George S. Kaufman Born

KaufmanToday sees the birthday of the playwright George S. Kaufman, who co-wrote more hit plays than anyone else in the history of Broadway and one play and musical that he wrote won the Pulitzer Prize for Drama; You Can’t Take It With You (1937, with Moss Hart), and Of Thee I Sing (1932, with Morrie Ryskind and Ira Gershwin).

Kaufman for all his genius had his quirks, a terrible case of hypochondria being among them.  This he inherited from his Mother who wouldn’t let him play with other children for fear of germs and she wouldn’t let him drink milk either.  The only beverage he was ever allowed to drink was boiled water.  This led to him having a morbid fear of dying in his sleep that was so severe he often wouldn’t sleep for days on end; he was also terrified of being touched and he never shook hands.  Uncomfortable with any expression of affection between human beings, Kaufman was surprisingly married twice.

Despite all his various foibles, partners that worked with the man through the years all said that he was a meticulous polisher and rewriter and that he was never satisfied with a script even up to the last minute.  On the most triumphant of opening nights, he could always be found backstage, pale and terrified that the play would be a flop.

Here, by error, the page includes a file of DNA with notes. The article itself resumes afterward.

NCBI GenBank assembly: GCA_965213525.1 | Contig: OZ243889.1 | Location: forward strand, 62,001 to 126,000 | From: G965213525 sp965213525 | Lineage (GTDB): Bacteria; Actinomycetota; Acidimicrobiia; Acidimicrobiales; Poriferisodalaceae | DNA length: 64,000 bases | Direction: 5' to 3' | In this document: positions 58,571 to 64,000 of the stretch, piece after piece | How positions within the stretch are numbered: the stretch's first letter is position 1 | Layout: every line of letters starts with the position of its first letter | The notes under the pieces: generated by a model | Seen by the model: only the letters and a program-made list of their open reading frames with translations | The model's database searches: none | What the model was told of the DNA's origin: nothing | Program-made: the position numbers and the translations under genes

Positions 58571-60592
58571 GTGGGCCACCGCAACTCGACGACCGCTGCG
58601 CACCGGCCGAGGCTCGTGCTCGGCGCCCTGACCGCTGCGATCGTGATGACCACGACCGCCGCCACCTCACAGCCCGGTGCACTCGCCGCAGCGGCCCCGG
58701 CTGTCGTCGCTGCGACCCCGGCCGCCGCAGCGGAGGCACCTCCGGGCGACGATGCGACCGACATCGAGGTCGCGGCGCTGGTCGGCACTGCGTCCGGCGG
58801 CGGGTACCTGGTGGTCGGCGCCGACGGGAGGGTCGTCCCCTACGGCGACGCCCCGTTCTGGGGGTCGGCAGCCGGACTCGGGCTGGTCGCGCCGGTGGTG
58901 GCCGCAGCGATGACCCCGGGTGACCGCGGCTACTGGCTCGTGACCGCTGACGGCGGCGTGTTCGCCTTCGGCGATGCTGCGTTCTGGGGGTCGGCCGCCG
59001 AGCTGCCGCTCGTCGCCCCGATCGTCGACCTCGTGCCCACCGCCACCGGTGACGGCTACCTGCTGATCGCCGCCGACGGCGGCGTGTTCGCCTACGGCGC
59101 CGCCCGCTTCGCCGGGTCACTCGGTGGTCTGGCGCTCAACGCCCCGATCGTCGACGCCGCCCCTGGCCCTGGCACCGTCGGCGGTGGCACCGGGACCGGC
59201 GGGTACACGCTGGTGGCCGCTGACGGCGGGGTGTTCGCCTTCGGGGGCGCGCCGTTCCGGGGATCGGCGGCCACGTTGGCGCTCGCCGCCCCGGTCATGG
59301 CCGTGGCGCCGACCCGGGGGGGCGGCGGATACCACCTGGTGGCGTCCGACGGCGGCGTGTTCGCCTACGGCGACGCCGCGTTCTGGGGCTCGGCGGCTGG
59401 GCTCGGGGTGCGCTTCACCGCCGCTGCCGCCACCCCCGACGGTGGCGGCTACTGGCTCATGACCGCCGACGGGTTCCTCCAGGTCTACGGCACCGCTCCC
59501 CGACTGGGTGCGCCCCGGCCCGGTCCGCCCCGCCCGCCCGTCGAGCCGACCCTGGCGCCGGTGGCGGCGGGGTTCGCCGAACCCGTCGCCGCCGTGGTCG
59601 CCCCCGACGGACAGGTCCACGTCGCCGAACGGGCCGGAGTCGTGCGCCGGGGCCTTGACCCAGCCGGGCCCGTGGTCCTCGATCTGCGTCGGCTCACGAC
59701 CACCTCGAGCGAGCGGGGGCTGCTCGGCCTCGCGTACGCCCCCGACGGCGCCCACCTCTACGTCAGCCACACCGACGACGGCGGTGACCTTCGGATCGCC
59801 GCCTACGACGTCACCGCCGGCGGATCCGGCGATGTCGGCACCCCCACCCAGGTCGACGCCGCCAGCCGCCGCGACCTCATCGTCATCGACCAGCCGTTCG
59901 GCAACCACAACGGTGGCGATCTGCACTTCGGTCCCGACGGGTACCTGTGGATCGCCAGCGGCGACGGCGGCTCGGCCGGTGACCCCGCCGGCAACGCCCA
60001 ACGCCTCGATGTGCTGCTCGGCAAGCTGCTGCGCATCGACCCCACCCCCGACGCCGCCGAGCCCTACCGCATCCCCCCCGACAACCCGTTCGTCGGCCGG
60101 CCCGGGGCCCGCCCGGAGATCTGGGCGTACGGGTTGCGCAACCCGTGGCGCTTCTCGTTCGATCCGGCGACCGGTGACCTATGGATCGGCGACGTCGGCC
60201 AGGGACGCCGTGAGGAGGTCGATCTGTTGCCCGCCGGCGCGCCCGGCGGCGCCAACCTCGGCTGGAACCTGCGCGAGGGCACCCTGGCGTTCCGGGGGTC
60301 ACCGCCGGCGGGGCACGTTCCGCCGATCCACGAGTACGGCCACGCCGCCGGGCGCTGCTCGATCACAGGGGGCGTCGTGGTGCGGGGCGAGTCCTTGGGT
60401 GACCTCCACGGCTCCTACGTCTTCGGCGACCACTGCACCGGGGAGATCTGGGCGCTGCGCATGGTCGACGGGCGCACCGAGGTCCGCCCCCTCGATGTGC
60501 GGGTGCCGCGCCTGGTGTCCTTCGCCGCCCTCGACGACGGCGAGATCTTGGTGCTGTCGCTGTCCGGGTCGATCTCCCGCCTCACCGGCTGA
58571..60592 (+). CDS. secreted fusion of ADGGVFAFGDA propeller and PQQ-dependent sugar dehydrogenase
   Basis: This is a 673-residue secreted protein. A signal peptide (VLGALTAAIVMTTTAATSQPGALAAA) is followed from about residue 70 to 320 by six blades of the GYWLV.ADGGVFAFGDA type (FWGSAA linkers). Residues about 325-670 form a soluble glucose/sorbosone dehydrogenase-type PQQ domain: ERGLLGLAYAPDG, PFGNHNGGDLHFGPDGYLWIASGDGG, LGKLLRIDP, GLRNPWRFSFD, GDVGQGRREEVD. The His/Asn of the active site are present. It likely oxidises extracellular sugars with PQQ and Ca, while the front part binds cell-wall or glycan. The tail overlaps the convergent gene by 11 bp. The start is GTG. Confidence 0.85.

Oscar Hijuelos 1951 ~ 2013


Oscar Hijuelos, a Cuban-American novelist, and the first Hispanic to win a Pulitzer prize, died of a heart attack whilst playing tennis in Manhattan on Saturday.

The Mambo Kings Play Songs of Love, the novel which won the Pulitzer prize, published in 1989, tells the story of two Cuban brothers who travel from Havana to New York to start an orchestra. The book, which became a bestseller and won international acclaim, was eventually turned into a movie starring Armand Assante and Antonio Banderas.

His other novels include Our House in the Last World, Empress of the Splendid Season, Dark Dude, The Fourteen Sisters of Emilio Montez O’Brien and A Simple Habana Melody.